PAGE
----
“We can’t be asked to agree to something we don’t know what it would look like on Earth.”
Lawrence said residents have already thought about allowing four housing units.
“Voters were basically saying that [articles] I need more work, I agree with our constituents. For example, I didn’t hear a discussion last winter, and I don’t hear a discussion now [on the Planning Board] About the idea that four units, throughout the entire public residence area, might lead to large-scale demolitions in Williamstown.
“In principle, we could have four units on a given plot in some areas of Williamstown. I don’t think we should have an overall zoning where we do it everywhere right.”
Cotter suggested that the council could propose bylaws that would increase the number of units allowed in one building in GR (currently two units) to three and try to add a fourth unit a year later. When Beck said the process of adjusting the zoning regulation was so tedious that he’d prefer not to take a gradual approach, Kuttner replied that grading might help, “if you want to increase the likelihood of it going through.”
Kuttner proposed an additional approach similar to Article 45, which would have reduced dimensional requirements (facade, lot size, and obstructions) in the public residence area in an effort to allow more buildable lots to be created.
“[Boyd] “He brought up a number at a meeting that suggested more bang for the buck in terms of interface handling rather than lot size reduction,” Kuttner said. The look and feel of the city…maybe separating the facades from the lot volumes. ”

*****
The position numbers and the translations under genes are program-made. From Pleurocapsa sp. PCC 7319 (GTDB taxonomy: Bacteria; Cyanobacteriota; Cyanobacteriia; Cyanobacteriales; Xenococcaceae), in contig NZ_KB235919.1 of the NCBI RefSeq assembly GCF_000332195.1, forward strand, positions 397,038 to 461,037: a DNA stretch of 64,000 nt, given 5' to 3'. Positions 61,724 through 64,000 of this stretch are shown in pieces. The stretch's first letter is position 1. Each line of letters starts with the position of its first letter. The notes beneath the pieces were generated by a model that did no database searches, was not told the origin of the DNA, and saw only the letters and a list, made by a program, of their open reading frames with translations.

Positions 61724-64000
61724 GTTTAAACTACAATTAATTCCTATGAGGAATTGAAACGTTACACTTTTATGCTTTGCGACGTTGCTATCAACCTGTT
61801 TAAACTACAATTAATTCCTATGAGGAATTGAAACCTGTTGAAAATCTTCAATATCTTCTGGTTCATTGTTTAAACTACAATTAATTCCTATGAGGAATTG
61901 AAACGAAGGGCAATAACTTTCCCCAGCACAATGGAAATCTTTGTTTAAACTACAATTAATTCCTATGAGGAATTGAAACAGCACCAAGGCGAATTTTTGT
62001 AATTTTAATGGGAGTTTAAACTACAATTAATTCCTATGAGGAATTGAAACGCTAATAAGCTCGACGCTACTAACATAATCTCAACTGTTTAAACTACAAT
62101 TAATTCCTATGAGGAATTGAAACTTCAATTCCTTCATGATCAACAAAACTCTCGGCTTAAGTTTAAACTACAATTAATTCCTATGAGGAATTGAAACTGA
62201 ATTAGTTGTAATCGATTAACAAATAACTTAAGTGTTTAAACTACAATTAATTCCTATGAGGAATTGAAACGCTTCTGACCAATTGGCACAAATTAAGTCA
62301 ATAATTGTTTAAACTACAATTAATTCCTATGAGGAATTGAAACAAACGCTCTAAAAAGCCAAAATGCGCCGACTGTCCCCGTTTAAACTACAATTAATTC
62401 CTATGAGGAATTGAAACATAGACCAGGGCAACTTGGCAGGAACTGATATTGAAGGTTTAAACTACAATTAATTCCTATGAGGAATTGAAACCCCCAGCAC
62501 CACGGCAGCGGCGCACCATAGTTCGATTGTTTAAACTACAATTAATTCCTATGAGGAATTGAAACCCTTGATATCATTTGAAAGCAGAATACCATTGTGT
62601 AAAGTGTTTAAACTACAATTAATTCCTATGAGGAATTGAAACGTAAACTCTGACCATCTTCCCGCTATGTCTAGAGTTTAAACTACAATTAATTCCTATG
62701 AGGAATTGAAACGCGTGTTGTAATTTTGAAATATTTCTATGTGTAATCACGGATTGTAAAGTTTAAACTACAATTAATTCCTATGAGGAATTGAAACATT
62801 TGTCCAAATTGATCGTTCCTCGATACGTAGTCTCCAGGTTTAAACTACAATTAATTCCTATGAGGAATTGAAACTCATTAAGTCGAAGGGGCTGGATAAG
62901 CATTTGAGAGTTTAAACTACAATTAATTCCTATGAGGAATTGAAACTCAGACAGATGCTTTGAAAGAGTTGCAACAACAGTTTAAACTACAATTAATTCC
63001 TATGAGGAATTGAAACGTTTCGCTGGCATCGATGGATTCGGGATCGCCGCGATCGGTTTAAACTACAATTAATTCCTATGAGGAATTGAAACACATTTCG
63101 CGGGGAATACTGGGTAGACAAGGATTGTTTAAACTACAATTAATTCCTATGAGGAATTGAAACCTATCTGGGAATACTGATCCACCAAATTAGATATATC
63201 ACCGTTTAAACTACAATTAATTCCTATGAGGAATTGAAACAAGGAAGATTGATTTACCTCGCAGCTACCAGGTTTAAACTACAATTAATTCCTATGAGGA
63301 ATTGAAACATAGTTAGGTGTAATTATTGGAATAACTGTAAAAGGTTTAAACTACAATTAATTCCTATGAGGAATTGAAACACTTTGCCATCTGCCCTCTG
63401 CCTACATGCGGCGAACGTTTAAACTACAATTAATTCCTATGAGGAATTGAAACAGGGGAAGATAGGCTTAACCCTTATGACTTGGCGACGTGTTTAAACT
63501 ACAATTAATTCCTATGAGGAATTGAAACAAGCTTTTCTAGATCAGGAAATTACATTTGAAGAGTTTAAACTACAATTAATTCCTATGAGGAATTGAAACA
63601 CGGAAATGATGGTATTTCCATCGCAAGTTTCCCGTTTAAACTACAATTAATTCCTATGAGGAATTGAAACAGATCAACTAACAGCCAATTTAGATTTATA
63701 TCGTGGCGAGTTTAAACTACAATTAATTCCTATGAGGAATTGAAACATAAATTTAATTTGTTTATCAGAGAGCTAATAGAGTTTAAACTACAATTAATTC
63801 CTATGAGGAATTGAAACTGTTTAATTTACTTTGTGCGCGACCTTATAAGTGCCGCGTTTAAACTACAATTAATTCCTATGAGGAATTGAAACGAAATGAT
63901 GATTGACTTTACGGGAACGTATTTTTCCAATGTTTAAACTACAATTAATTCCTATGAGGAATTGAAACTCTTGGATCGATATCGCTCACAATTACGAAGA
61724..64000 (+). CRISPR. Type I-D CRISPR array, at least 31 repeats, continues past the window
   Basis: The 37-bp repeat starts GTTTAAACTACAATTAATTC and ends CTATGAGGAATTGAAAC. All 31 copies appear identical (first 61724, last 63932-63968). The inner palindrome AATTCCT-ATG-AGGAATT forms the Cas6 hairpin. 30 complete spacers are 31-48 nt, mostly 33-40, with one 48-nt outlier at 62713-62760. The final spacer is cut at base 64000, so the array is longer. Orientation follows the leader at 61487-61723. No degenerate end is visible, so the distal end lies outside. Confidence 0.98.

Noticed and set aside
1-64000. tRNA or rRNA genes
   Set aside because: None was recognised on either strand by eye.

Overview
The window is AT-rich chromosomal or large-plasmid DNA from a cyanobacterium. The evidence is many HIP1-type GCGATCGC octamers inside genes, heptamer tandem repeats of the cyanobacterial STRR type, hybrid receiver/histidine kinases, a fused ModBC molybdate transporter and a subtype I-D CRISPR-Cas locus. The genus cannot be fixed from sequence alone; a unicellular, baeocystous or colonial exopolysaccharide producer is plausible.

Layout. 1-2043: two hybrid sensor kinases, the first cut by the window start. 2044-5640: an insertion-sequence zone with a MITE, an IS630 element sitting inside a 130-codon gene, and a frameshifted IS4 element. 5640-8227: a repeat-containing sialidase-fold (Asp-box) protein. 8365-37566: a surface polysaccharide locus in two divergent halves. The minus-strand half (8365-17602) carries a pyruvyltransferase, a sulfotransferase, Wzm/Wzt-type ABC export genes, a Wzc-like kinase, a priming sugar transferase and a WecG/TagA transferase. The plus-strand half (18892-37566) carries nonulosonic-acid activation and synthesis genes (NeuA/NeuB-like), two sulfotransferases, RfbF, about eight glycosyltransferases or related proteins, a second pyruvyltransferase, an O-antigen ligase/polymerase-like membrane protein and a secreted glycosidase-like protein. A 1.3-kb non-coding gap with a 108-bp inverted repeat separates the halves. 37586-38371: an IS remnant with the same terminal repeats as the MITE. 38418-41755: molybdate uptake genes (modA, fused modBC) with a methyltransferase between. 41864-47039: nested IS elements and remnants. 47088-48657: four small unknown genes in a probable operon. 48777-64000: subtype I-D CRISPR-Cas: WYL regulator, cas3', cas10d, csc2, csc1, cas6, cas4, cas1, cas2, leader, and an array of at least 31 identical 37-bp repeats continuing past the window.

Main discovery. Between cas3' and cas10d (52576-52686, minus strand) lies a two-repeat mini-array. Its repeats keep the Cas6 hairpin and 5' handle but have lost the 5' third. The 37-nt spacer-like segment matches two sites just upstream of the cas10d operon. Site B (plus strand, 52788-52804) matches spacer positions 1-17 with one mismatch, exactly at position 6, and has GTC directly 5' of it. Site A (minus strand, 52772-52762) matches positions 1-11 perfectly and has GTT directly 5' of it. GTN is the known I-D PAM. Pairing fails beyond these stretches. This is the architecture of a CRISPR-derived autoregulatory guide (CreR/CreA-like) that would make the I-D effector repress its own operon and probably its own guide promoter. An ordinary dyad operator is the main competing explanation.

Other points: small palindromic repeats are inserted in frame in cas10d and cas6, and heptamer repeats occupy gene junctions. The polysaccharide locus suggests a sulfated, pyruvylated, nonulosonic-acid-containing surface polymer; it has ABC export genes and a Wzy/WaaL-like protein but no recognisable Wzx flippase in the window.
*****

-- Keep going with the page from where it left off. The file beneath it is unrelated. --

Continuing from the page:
Kuttner said it’s difficult to make changes in Williamstown (7,700 residents) because its public residence area includes so many different types of neighborhoods. Compare this with Northampton (28,500 residents), where zoning changes were more targeted.
“The question is, do you want Thornliebank [on the west end of GR] “It looks like Mill Village,” said Kuttner. “It might, and it might not. I don’t know. But it’s something you should expect.”
After allowing all board members to re-evaluate the material that was sent back to the committee, Boyd concluded that there was “some enthusiasm” to reconsider dimensional changes in GRs and proposals to amend the three- and four-unit bylaws.
“Let’s assume an openness to discussion,” Kuttner added.
Boyd also noted that the Planning Board has another big item on its plate in the 2022-23 cycle, which is to develop a new comprehensive plan to replace the 2002 master plan. Both Boyd and Beck serve on the comprehensive plan steering committee, many residents who criticized the bylaws amendments said. They specifically felt that the major revisions to the bylaw should wait until the comprehensive plan process is complete.
However, planning board members spent most of the meeting talking about the new initiatives they are working on, some of which may be ready to present to the city meeting as early as May 2023.
Dante Birch is compiling proposals for design elements the board may want to propose for 5G towers so that the city can put in place bylaws when service providers begin applying for their construction.
“Unlike other forms of technology, it has a large bandwidth but a very short distance,” Birch told his colleagues. “One of the things about that is that you have to have more turrets to bounce the signal along.”